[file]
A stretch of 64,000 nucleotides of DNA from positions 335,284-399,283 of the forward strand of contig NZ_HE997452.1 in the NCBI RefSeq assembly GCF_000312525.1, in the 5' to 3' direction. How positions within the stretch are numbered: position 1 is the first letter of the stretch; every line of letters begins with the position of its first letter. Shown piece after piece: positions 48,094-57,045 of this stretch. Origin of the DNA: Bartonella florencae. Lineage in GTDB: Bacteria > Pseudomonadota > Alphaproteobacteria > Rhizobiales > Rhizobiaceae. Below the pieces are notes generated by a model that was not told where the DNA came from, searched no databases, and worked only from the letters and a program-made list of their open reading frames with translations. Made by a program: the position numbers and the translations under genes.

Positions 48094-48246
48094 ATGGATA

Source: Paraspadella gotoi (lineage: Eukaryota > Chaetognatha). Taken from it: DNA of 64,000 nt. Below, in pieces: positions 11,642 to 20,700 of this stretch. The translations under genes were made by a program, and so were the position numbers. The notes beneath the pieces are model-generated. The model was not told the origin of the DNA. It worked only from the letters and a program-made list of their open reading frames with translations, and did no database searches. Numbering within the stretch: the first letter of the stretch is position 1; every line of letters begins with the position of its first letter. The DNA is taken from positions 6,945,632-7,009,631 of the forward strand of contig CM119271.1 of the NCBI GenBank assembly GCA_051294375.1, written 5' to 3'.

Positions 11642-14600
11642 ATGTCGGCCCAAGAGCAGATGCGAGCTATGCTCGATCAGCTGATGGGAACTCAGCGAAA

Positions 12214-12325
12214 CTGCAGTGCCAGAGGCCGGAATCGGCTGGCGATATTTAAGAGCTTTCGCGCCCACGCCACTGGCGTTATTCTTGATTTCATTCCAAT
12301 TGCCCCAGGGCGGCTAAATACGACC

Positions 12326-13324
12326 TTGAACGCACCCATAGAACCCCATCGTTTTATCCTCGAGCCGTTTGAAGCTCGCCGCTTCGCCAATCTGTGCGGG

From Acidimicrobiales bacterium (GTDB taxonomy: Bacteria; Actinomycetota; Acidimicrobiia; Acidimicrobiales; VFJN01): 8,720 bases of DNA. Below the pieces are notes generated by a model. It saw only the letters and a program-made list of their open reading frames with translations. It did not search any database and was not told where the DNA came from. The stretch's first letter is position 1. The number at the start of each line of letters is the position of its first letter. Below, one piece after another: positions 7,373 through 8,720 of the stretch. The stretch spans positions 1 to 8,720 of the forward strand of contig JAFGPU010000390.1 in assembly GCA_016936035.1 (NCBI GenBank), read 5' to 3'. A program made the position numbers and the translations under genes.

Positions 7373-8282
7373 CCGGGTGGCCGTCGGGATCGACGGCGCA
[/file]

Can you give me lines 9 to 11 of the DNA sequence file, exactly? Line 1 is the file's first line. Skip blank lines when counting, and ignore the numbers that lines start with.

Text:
12301 TGCCCCAGGGCGGCTAAATACGACC

Positions 12326-13324
12326 TTGAACGCACCCATAGAACCCCATCGTTTTATCCTCGAGCCGTTTGAAGCTCGCCGCTTCGCCAATCTGTGCGGG